Politics and our political lives aren’t things that are always straightforward. While our beliefs in certain matters may be very clear and strong, that doesn’t mean that they don’t run up against complications out there in the real world. As someone who was raised Roman Catholic, whose political leanings have been affect by the teachings of the church and who is Progressive, this is something I have experienced from time to time. That tends to happen when you see some ultra-conservative members of the clergy try to use their institutions as a cudgel against those who disagree with them. We’re seeing that play out stateside right now and I have to admit that it really caught my eye:
As the Associated Press points out, it’s possible that the U.S. Conference of Catholic Bishops might move to ban pro-choice Catholic politicians from receiving communion. For practicing Catholics, this is one of the worst things that the church can do to its congregants and is extremely heavy handed. Such a move is one that practicing Catholics would not receive lightly and if those suggesting it were trying to pressure people to change their views on Abortion this way, they are likely to fail miserably. Actually I would suggest that if history has taught us anything, it will most surely fail in their end goal, as the experience here in Canada taught us:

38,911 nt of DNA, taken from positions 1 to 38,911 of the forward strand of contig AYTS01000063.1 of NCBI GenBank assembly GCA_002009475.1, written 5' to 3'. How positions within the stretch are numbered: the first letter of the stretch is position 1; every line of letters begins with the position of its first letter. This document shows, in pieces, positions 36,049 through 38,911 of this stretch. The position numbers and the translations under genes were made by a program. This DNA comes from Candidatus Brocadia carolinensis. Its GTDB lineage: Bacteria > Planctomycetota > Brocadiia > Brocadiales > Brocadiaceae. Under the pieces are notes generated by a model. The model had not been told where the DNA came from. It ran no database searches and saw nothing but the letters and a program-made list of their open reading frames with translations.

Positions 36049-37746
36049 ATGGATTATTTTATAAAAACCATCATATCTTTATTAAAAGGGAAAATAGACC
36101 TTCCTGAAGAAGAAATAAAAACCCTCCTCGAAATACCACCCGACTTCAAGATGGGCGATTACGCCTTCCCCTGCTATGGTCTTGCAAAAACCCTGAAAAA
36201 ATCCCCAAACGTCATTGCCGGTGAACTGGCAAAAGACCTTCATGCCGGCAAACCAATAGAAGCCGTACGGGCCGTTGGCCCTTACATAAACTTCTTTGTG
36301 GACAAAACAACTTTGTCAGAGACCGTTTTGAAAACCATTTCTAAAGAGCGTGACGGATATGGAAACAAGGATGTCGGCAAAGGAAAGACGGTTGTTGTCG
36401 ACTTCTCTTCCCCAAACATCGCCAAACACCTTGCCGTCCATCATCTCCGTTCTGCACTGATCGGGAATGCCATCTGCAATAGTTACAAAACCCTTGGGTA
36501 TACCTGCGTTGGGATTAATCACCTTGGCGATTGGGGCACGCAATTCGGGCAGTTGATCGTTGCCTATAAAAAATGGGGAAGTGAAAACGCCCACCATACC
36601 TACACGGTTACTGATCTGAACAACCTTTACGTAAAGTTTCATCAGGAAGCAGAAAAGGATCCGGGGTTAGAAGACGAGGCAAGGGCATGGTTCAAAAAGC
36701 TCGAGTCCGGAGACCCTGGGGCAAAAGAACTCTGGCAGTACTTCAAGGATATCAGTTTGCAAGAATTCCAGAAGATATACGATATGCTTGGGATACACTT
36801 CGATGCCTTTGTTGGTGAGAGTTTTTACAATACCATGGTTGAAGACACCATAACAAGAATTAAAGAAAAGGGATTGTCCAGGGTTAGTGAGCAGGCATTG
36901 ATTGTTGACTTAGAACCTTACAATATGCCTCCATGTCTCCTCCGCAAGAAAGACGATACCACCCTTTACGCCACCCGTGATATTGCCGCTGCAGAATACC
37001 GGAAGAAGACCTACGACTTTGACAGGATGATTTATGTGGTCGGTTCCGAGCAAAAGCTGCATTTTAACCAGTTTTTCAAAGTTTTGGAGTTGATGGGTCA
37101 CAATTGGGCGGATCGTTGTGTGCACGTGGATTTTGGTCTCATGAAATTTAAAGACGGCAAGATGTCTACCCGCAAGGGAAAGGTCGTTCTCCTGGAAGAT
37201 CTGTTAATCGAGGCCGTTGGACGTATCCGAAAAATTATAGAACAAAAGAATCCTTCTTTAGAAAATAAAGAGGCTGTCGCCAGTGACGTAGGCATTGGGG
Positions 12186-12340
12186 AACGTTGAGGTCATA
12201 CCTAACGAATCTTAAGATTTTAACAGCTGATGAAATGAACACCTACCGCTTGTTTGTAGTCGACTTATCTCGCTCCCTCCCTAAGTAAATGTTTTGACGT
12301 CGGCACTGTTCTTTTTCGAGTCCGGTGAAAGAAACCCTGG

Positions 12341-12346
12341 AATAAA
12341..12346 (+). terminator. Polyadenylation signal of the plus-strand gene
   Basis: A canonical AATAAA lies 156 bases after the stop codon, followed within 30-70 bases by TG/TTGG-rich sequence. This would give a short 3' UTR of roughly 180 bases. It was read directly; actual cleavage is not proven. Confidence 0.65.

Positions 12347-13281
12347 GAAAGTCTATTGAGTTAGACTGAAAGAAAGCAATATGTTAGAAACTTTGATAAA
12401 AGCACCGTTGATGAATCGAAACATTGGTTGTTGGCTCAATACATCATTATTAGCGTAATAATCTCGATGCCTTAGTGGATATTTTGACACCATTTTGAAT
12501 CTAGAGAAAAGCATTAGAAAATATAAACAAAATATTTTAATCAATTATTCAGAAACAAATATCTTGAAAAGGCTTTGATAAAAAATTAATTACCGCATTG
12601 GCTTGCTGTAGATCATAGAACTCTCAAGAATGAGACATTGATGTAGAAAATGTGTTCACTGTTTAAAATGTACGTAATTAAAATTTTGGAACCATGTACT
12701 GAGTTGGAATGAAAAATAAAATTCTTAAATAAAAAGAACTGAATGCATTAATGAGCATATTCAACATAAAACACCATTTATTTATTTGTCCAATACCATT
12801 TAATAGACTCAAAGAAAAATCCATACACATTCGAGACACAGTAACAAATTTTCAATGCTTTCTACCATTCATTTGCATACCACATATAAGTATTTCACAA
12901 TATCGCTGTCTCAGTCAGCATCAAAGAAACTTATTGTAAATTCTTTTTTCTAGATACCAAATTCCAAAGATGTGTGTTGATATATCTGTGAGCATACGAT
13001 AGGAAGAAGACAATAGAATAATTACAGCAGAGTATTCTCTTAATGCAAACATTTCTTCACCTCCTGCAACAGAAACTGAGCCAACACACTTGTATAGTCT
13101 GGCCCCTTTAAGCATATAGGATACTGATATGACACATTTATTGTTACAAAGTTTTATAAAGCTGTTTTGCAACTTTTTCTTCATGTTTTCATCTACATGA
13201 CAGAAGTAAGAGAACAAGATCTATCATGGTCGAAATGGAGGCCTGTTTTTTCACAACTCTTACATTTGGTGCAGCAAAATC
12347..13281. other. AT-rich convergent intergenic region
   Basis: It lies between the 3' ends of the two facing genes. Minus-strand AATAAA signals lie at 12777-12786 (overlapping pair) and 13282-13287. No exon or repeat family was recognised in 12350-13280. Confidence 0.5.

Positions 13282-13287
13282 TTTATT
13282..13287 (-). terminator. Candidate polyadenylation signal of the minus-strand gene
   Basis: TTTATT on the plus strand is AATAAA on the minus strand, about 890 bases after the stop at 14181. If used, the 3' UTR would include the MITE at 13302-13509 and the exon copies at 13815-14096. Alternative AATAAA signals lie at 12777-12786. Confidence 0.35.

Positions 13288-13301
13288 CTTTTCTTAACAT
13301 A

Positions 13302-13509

As a Catholic and a New Democrat, this is an episode I remember all too well. Local parish priests tried to “punish” NDP MPs Charlie Angus, Tony Martin and Joe Comartin for voting in favour of same-sex marriage in 2005. When you look back on it now 16 years later, the action taken by these parish priests looks all the move over the top, heavy-handed and ineffective a move it was. Angus, Comartin and Martin went on to be re-elected in the next two elections (for Angus, he’s never lost), they continued to have wide support from catholic congregants in those very same churches and same-sex marriage is widely accepted in society as a whole. In summary, these priests tried to impose their ultra-conservative interpretations of doctrine onto them to make an example of them, and instead made them more respected in Canadian political society.
So when the U.S. Conference of Catholic Bishops considers doing this to President Joe Biden and other elected pro-choice Catholics, they are putting themselves in the same position to fail miserably. When you read between the lines of the letter from Cardinal Luis Ladaria, prefect of the Vatican’s Congregation for the Doctrine of the Faith, to the American Bishop’s he’s basically saying just that. Beyond the divisive and heavy-handed tactics of this proposal, Cardinal Ladaria laid out some very specific issues with this idea:
- He said any new statement should not be limited to Catholic political leaders but broadened to encompass all churchgoing Catholics in regard to their worthiness to receive Communion.
- He questioned the USCCB policy identifying abortion as “the preeminent” moral issue, saying it would be misleading if any new document “were to give the impression that abortion and euthanasia alone constitute the only grave matters of Catholic moral and social teaching that demand the fullest accountability on the part of Catholics.”
- He said that if the U.S. bishops pursue a new policy, they should confer with bishops’ conferences in other countries “both to learn from one another and to preserve unity in the universal church.”
- He said any new policy could not override the authority of individual bishops to make decisions on who can receive Communion in their dioceses. Cardinal Wilton Gregory, the archbishop of Washington, D.C., has made clear that Biden is welcome to receive Communion at churches in the archdiocese.